2011-09 to 2011-12
The very first issue of New Eastern Europe examines the meaning of Eastern Europe from various perspectives. Martin Pollack provides a critical view of how Western Europeans imagine the borders to their East, even if some of them have already disappeared. Filip Florian contemplates Romanian intellectuals’ role in Europe and what real changes have occurred as a result of its membership in the European Union. Vesna Goldsworthy shares her experiences and reflections as she returns to her native Balkan region. Olena Betliy draws from the writings of Havel, Miłosz, and Konrád in her question to answer the question as to whether the countries of Eastern Europe are truly free.
Kataryzna Pełczyńska-Nałęcz analyses the limitations of the Eastern Parntership, while Damon Wilson, of the Atlantic Council, discusses security in Eastern Europe and calls the Eastern Partnership, “the best chance for changing the debate about Eastern Europe”.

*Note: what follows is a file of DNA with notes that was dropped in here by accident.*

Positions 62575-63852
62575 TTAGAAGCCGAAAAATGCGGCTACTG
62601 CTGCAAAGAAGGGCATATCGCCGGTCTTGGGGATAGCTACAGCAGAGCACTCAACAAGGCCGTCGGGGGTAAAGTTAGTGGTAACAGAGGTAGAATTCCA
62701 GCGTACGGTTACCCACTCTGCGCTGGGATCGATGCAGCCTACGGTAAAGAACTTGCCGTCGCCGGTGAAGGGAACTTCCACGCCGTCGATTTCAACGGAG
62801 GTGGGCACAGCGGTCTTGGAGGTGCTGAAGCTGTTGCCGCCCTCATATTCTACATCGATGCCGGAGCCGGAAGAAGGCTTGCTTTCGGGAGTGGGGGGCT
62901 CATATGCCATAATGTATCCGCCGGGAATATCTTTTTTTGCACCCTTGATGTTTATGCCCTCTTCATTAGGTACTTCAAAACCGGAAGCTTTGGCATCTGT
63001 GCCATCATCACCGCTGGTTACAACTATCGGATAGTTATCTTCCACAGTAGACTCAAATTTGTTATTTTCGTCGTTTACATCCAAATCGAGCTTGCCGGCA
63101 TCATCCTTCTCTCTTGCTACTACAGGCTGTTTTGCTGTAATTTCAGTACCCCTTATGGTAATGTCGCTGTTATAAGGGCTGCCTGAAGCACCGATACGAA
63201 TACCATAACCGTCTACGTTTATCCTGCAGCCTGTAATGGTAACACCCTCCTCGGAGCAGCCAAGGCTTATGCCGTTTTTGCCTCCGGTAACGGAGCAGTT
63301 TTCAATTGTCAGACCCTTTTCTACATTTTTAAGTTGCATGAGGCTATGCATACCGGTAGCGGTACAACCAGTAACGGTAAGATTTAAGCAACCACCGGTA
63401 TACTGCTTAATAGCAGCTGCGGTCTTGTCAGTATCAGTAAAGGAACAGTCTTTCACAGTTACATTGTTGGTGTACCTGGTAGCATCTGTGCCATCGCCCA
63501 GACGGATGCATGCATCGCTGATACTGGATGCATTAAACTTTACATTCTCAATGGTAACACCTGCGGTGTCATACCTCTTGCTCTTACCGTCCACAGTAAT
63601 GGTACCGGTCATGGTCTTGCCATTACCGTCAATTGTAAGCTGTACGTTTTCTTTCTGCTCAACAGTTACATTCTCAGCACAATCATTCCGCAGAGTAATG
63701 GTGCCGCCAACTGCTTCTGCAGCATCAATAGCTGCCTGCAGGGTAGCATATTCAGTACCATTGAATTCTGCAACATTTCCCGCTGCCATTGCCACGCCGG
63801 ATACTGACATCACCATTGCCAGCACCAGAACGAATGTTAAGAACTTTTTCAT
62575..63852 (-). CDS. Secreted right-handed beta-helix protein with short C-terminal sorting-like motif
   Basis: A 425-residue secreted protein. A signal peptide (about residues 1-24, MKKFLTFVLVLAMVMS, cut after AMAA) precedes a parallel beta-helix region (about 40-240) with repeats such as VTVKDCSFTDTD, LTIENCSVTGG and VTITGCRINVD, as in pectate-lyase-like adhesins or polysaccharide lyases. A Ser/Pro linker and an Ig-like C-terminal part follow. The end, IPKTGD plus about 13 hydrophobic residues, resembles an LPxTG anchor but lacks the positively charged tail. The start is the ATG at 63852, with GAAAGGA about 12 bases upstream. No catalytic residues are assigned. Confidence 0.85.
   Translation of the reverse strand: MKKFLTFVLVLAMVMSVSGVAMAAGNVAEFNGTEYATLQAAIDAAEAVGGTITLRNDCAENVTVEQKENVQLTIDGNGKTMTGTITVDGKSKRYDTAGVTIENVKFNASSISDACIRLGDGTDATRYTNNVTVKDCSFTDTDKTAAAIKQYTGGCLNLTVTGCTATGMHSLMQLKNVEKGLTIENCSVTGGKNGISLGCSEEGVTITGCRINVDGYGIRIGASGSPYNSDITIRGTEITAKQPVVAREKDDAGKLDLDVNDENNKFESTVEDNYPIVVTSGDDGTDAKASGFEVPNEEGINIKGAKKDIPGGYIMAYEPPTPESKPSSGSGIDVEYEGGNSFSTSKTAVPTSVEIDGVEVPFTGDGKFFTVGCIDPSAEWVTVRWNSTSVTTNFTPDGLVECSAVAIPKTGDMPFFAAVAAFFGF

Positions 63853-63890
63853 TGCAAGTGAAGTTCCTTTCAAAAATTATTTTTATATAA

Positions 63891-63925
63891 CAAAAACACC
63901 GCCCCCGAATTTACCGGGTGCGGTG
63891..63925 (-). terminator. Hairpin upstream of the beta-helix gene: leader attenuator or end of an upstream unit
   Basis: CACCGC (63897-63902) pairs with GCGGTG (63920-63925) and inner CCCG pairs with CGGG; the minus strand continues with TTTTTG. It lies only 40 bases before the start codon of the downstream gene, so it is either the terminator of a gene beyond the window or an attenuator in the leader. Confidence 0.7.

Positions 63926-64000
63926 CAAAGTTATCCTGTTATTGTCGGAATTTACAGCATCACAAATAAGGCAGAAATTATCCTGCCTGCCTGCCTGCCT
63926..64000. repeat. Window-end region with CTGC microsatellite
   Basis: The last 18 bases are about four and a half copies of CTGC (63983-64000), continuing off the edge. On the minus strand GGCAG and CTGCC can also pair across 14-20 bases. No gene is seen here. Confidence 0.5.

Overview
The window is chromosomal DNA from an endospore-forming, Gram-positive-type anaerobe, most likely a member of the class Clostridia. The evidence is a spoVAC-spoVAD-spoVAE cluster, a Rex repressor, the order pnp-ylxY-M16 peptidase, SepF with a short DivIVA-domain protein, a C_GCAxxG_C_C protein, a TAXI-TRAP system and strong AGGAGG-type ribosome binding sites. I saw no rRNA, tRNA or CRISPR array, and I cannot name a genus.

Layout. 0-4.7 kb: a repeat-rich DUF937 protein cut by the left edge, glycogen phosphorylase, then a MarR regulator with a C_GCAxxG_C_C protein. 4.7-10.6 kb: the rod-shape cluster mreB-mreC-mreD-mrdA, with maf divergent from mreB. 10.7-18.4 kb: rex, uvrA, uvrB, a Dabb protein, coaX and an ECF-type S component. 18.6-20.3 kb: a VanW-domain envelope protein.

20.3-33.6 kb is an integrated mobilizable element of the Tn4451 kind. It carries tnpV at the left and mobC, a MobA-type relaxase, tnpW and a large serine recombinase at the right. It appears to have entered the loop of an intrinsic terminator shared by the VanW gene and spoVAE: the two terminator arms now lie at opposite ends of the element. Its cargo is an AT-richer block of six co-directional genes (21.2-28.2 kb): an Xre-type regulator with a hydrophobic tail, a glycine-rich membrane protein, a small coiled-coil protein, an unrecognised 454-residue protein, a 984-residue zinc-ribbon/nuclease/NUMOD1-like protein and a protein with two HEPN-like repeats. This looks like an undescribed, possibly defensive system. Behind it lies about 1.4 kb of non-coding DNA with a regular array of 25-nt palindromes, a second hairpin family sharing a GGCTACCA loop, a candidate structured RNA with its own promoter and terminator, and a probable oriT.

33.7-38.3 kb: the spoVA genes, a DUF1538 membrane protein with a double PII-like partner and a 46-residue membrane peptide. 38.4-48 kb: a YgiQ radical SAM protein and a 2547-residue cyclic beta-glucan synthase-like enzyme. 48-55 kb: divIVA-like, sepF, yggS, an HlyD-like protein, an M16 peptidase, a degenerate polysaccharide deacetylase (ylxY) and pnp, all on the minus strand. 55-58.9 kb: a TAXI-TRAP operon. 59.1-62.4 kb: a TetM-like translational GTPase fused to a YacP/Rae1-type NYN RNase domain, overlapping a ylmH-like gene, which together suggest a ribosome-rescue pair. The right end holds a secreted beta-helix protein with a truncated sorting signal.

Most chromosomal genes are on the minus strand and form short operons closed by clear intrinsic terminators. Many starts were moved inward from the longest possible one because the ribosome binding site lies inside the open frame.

The first issue provides a specific focus on issues happening in Ukraine. The arrest of Yulia Tymoshenko has brought concerns about Ukraine back to the forefront. Piotr Pogorzelski, Bogdana Kostyuk, and Viktoriya Chyrva all provide deeper analyses of the events unfolding and some underlying causes. In addition, Tomasz Kułakowski’s report on the “Beheading of Stalin” is a fascinating tale of a young boy at the centre of a controversy in a small Ukrainian town.
The issue also includes interviews with Wojciech Jagielski a Polish journalist who specialises in the Caucasus and Oksana Zabuzhko, a well-known Ukrainian writer.
These and other interesting texts, including book, film and art reviews are also found in the issue.